Algonquin College students got their close-up on March 18, and for a good reason. The school received a visit from CBC television personality Rick Mercer, who was taping an episode of The Rick Mercer Report on campus following the release of fundraising numbers for his Spread the Net Student Challenge. Of all the post-secondary campuses involved in the anti-malaria initiative, Algonquin came out on top, with $40,394 raised through the actions and donations of students and staff. The school’s goal was $15,000. A group of very enthusiastic students gathered in the Algonquin Commons Theatre to await the fundraising total and the appearance of the challenge’s creator. David Corson, president of the Algonquin Students’ Association, called the occasion “a celebration of hard work,” describing how the whole thing started last year when a student approached him with both a dream and a plan to make it happen.
College to take strategic approach to dealing with budget shortfall
Faculty, staff and students at Lethbridge College got a budget update last week at two town hall meetings. With its draft Letter of Expectation from Alberta Enterprise and Advanced Education in hand, the college knows its operating grant will be roughly $40.4 million, down from about $47 million last year. At the town halls, people wanted to know how the college would balance its budget and whether it would dip into reserves. “We were clear about what our goal is, which is to submit a balanced budget to our board,” said Paula Burns, president. The college will not be doing across-the-board cuts but will take a strategic approach to position the college in the new post-secondary reality. Burns said she couldn’t yet say whether the budget cuts will mean job losses but that could happen.
New GPRC bookstore to focus on digital
Grande Prairie Daily Herald Tribune
A new bookstore at Grande Prairie Regional College will help to supply students with their digital needs, all while helping the college with its bottom line. The new bookstore will remain in the same location at the college, but it will be expanded and managed by Follett Canada, the world’s largest academic bookstore management company. “They will increase profitability for the college and provide a service way better than we can provide,” said GPRC President and CEO Don Gnatiuk. The college claims the service for books will be faster and cheaper, with students arriving in 2013 having the option to pre-order and have their books waiting in a residence room. With the online service, students can rent, buy the books outright, or purchase one chapter of a textbook.
Trades Alberta: Peace Country mill hosts skills training centre
Tolko Industries’ oriented strand board (OSB) mill in High Prairie closed indefinitely in early 2008 “due to poor business conditions,” the company’s president said at the time. But instead of leaving the facility shuttered, Tolko partnered with Northern Lakes College and the northern Alberta Development Council to open a skills training centre for local high school students in September 2012. The former parts shortage area in the massive mill, which covers 11.5 acres and once employed 119 people, is now home to the High Prairie Regional Training and Development Centre. Labs were built, equipment was purchased or borrowed, and program partner Northern Lakes College provided instructors.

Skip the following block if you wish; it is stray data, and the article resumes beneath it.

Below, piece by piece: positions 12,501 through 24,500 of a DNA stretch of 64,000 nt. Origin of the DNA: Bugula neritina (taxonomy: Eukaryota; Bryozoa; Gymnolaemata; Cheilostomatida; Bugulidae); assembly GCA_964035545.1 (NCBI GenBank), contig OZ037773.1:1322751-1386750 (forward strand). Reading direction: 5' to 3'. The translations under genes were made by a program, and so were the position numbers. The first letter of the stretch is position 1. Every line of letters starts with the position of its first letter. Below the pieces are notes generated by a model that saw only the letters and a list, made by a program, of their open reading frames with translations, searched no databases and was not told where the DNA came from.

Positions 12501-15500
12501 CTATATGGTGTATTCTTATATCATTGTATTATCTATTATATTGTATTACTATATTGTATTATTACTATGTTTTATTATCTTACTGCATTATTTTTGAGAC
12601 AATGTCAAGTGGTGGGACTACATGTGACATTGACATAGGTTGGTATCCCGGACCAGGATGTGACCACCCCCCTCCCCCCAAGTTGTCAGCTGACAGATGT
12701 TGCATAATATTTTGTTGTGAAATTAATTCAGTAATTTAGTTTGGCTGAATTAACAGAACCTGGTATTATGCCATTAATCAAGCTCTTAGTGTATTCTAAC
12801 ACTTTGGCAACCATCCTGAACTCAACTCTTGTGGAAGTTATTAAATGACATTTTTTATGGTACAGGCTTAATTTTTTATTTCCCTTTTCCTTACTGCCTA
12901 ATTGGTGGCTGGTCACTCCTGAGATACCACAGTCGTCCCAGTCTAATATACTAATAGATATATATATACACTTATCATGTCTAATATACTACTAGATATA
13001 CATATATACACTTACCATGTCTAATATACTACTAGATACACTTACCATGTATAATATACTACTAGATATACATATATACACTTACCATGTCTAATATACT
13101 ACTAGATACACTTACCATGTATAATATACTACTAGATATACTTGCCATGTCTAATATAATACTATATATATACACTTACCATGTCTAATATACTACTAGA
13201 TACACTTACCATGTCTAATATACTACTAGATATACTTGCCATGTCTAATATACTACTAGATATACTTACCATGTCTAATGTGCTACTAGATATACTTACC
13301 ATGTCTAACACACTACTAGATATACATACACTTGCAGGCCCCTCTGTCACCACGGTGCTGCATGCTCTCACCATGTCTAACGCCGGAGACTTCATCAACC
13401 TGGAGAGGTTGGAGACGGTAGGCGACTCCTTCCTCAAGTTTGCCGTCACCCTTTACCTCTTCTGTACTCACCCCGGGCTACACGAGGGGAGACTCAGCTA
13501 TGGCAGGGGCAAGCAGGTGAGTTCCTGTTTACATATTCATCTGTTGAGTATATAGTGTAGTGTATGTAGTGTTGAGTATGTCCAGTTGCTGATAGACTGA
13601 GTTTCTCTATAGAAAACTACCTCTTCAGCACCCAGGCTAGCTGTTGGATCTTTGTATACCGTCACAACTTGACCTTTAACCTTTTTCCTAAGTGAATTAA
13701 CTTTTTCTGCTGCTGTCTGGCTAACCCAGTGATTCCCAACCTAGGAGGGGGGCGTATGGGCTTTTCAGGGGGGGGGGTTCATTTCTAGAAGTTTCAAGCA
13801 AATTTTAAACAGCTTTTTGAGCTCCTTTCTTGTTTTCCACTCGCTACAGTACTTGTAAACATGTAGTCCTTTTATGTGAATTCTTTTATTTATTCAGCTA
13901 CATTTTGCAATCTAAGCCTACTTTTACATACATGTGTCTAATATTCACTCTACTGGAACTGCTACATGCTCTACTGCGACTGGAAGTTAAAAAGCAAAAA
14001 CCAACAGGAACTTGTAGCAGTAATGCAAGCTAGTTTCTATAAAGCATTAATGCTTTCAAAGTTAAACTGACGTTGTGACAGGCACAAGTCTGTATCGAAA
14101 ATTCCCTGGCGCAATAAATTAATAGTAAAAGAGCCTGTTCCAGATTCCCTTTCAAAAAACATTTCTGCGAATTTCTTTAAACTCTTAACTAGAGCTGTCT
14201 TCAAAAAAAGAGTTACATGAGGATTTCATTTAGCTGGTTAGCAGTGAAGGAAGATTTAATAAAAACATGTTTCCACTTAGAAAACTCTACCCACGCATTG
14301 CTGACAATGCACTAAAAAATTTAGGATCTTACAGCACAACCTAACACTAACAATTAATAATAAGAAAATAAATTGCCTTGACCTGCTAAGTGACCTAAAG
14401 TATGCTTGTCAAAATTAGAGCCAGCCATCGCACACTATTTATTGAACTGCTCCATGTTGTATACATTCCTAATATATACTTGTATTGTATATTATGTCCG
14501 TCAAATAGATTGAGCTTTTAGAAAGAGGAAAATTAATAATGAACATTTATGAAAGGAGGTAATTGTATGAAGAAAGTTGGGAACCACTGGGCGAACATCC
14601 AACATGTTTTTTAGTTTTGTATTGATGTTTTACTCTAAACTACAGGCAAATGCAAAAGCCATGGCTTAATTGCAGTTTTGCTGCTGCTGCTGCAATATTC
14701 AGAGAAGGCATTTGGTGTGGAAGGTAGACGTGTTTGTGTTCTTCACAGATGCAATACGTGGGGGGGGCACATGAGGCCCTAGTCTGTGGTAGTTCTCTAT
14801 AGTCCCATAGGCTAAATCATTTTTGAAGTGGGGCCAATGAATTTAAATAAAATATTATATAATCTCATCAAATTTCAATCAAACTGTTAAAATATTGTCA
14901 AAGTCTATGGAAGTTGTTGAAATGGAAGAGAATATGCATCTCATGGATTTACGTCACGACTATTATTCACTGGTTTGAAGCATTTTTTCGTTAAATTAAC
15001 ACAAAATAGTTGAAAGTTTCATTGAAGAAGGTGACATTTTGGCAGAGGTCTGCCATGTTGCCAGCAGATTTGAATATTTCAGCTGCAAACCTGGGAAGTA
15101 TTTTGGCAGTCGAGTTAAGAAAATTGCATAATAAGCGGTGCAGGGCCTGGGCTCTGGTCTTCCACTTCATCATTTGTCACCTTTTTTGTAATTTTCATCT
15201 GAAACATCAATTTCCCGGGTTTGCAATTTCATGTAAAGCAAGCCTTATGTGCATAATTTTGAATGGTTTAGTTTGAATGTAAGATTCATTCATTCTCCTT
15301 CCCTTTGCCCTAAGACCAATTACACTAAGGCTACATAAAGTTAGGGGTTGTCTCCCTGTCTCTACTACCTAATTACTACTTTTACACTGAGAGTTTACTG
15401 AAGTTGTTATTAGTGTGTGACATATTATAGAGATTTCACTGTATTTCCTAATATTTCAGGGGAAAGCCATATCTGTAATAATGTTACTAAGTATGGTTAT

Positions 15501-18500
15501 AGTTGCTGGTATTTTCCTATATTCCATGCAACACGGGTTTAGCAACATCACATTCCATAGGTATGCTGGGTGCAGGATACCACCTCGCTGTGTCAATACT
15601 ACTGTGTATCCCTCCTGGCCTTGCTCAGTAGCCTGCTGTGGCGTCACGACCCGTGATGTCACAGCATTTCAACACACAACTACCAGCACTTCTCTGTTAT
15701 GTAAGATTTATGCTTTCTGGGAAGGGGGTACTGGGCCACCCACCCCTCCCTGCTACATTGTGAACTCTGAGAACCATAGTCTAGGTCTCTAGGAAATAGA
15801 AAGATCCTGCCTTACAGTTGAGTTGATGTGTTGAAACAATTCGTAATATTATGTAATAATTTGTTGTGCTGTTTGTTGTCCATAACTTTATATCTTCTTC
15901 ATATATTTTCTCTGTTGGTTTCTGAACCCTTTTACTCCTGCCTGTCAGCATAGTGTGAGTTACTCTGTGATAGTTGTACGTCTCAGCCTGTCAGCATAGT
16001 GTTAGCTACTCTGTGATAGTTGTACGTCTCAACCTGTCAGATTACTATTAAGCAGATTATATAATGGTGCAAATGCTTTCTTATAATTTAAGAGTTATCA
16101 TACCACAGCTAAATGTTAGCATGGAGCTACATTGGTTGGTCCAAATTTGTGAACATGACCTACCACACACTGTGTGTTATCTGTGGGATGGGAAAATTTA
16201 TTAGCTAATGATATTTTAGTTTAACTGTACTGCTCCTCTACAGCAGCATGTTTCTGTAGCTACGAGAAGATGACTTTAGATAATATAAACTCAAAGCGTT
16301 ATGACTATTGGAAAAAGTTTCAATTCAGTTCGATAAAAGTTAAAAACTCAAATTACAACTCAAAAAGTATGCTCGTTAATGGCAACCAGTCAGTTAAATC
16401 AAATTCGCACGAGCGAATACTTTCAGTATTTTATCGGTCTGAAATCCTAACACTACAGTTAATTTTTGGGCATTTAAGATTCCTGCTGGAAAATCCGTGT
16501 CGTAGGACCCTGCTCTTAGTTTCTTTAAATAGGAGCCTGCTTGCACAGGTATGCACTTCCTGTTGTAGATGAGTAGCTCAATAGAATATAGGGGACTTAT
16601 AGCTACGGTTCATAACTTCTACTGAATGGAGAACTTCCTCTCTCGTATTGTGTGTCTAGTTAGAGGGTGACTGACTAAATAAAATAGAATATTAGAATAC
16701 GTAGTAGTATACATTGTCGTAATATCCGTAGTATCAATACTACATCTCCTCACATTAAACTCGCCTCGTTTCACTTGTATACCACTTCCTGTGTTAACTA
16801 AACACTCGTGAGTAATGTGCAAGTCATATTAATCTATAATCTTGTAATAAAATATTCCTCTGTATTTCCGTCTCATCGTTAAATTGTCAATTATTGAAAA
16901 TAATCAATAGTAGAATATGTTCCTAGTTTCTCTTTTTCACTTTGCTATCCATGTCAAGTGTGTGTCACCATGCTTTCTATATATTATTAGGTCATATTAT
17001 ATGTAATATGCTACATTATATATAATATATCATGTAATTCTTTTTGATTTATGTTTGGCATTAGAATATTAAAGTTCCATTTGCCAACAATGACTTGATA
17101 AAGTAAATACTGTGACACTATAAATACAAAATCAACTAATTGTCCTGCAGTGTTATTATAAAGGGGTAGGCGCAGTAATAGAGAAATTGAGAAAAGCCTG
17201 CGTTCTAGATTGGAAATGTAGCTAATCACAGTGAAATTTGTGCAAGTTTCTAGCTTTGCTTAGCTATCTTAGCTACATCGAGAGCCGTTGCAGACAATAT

Woman remembers paramedics with legacy
This year, 10 paramedic students at Niagara College benefited from some of that gift through scholarships. Cyr, the executor of the estate, said Andruisiw would be happy to see what’s become of her gift. “She would be thrilled. She had such a high regard for them,” Cyr said. “She told me so many times, Marg, I don’t know what I would have done.” Andruisiw, originally from Ukraine, was a retired Domtar office worker who lived in a home on Grantham Ave. with her husband. The couple didn’t have children so when Larry died a few years ago, Andruisiw turned her attention to where their money would go when she died. The Niagara Community Foundation worked with Niagara College and the Niagara Paramedics Association to create a fund supporting education and training opportunities. Liz Palmieri, executive director of the Niagara Community Foundation, said $200,000 of the gift was given to Niagara College for paramedic student scholarships so the school could take advantage of a bursary-matching program and double its dollars to $400,000.
Budget funds college centre
Yorkton This Week
Parkland College is on the fast track to open its Trades and Technology Centre by 2015. In its budget released March 20, the Saskatchewan government announced $1 million for the planning and design of the centre. At a press event Friday, Yorkton MLA Greg Ottenbreit said the funds represent much more than the just an investment in the design of the facility. “It’s not so much the million dollars,” he said. “It is a significant amount of money, although in terms of a provincial budget it’s not really that significant. It’s more the commitment, what we’re committing to do, that’s the bigger message, I think.”